How a Havant crematorium is helping the local environment and wildlife to thrive

The Oaks May 2020

When The Oaks Crematorium in Havant opened back in 2013, the desire was to create a crematorium with a difference. Gemma Lacey, Southern Co-op’s Director of Sustainability and Communications tells us about how working with the Trust has helped to ensure that The Oaks makes a positive difference to the local environment and wildlife.

The Oaks Crematorium is owned and operated by Southern Co-op - the independent co-operative formed in Portsmouth nearly 150 years ago. 

My role when I came into the business was to develop a clear strategy for sustainability to underpin everything we do. Southern Co-op has always had a purpose beyond profit, working for the benefit of our communities and the environment. This is important to our members and a core part of our co-operative difference. 

The Oaks was designed in a way that provides families with a meaningful and personalised service, but that also protects and enhances the environment.  We have been working with Hampshire and Isle of Wight Wildlife Trust since it opened and nearly seven years on the environmental developments are a huge success. 

The crematorium’s design and setting continue to be quite unique as the building is highly sustainable and the grounds take in ancient semi-natural woodland, designated as a Site of Importance for Nature Conservation (SINC) which surrounds the site.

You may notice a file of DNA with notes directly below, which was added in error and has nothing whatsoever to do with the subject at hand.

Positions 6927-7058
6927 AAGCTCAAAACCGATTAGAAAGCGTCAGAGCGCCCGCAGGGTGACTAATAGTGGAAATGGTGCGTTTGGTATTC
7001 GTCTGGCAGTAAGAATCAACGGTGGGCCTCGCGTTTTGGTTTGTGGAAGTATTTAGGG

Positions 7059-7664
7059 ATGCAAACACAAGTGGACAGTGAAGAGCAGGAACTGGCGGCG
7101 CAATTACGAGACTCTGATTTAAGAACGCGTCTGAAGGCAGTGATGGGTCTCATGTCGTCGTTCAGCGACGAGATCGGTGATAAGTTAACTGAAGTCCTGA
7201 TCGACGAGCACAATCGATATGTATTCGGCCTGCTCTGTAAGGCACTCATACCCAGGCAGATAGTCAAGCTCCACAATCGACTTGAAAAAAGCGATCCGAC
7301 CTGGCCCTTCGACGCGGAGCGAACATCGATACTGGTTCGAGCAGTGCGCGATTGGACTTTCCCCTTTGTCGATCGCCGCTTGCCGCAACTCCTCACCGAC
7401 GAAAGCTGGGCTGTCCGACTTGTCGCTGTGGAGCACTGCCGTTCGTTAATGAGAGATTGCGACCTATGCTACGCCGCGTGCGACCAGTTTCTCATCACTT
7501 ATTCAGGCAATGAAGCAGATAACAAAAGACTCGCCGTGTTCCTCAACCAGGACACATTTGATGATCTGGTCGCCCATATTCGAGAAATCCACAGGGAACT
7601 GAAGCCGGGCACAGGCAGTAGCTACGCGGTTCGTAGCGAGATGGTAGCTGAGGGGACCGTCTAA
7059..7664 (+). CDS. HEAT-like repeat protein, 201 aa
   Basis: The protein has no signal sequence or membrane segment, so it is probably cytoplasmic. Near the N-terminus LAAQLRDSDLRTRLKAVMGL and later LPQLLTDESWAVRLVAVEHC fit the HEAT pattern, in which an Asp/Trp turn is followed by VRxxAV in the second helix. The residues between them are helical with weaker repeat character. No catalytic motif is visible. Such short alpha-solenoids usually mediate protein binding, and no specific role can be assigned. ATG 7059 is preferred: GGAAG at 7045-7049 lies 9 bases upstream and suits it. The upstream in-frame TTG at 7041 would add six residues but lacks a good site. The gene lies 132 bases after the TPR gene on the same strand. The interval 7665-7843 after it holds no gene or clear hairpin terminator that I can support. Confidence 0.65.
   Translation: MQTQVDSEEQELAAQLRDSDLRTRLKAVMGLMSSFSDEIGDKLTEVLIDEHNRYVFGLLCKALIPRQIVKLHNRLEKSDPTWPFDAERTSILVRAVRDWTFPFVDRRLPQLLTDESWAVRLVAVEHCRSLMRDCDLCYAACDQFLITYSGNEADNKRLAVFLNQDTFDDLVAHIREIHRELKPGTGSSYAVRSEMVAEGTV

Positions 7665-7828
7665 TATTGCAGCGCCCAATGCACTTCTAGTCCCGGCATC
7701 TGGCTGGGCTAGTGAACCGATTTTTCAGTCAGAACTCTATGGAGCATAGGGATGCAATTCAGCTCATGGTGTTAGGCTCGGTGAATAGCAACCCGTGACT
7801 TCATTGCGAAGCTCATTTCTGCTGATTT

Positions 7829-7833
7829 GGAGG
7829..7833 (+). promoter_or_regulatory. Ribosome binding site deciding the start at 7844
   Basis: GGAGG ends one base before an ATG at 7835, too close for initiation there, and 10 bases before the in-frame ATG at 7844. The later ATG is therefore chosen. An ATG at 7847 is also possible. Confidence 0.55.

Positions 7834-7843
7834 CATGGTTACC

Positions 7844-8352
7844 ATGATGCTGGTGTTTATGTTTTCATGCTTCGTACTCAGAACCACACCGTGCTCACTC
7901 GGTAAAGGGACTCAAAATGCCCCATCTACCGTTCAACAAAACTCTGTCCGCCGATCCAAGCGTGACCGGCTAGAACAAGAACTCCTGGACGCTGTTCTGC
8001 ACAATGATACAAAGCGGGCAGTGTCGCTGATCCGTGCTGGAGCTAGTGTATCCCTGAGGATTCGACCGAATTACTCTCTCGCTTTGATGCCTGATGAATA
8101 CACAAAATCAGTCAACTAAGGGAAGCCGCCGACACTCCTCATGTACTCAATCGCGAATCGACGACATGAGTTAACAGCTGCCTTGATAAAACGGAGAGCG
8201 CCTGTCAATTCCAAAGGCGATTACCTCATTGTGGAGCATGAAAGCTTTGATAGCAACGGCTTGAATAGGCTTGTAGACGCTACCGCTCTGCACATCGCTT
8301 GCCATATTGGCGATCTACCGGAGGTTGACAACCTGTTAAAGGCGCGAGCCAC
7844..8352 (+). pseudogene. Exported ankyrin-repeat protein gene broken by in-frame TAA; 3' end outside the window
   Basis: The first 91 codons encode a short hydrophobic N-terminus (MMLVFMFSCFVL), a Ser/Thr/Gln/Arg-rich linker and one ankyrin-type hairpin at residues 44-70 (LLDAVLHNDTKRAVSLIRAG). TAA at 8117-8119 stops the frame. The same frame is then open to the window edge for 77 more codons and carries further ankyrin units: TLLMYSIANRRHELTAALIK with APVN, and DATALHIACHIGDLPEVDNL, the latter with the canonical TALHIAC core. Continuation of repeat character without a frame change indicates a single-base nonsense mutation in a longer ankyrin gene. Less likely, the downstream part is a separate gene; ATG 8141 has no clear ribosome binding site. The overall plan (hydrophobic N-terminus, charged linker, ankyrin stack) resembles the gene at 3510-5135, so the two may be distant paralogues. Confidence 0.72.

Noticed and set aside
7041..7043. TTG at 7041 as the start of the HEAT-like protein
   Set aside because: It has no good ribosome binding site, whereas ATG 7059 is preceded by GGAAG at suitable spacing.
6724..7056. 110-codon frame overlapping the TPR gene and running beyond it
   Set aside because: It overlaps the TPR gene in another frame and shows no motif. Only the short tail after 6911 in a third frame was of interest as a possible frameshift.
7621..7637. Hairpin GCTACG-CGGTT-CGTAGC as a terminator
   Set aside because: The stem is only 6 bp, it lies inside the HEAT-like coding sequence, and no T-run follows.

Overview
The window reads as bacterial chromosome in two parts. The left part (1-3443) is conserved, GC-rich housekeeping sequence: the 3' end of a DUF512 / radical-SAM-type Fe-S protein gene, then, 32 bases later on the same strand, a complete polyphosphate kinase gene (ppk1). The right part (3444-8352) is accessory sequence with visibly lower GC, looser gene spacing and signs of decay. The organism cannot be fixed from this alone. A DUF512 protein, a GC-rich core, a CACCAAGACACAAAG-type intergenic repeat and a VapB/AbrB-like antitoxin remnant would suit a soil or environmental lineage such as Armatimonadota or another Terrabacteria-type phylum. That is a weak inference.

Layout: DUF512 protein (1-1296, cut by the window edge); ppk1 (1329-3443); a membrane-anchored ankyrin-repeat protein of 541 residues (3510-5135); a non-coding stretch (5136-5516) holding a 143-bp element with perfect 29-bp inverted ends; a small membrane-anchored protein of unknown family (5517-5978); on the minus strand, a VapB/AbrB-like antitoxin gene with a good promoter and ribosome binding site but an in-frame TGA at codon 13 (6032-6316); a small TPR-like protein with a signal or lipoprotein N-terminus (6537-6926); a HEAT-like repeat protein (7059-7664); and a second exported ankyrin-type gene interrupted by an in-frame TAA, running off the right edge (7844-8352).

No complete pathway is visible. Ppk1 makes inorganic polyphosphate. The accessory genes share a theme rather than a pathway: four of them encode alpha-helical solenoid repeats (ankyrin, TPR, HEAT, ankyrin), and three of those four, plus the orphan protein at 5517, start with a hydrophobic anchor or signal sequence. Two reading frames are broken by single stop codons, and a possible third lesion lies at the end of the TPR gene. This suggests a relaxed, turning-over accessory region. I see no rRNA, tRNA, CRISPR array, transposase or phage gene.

Sustainability was naturally an important consideration in creating and establishing The Oaks Crematorium. The grounds include a natural pond and a wildflower meadow with active beehives and bird boxes as well as hedgehog houses; encouraging local wildlife to thrive. 

Surveys by the Trust’s ecology services team, Arcadian, have shown that there are now more than 100 different botanical species and that the meadow provides an excellent habitat for insects like bees, grasshoppers and butterflies, as well as cover and foraging opportunities for small mammals. 

Work undertaken has involved sensitively clearing and enhancing the pond area with the planting of native woodland flowers and marginal pond species like flag iris. 

The Wildlife Trust have helped us to understand the flora and fauna there and helped create an action plan to enhance the habitats on site so we can encourage more wildlife.  From ongoing monitoring and surveys, we know that the overall biodiversity of the site has increased.  

The building has also been built to the highest environmental standards and is designed to be as energy-efficient as possible.  Low-level energy-efficient lighting minimises light pollution and we worked hard to deliver a sustainable heating and cooling solution for the building.  The main chapel uses passive ventilation, where cool fresh air is naturally drawn in at low level on the eastern side of the building (pre-warmed during the cooler months) and expelled at high level on the western side. We’ve also recently installed solar panels to help reduce electricity consumption and our carbon footprint. 

The site has proved popular with clients, visitors and members alike.  It provides a very different experience to many other crematoria. People enjoy being able to spend time in a peaceful setting that’s very tranquil and natural. The environment adds to the overall experience and it is a beautiful place to spend time at peace and remember loved ones.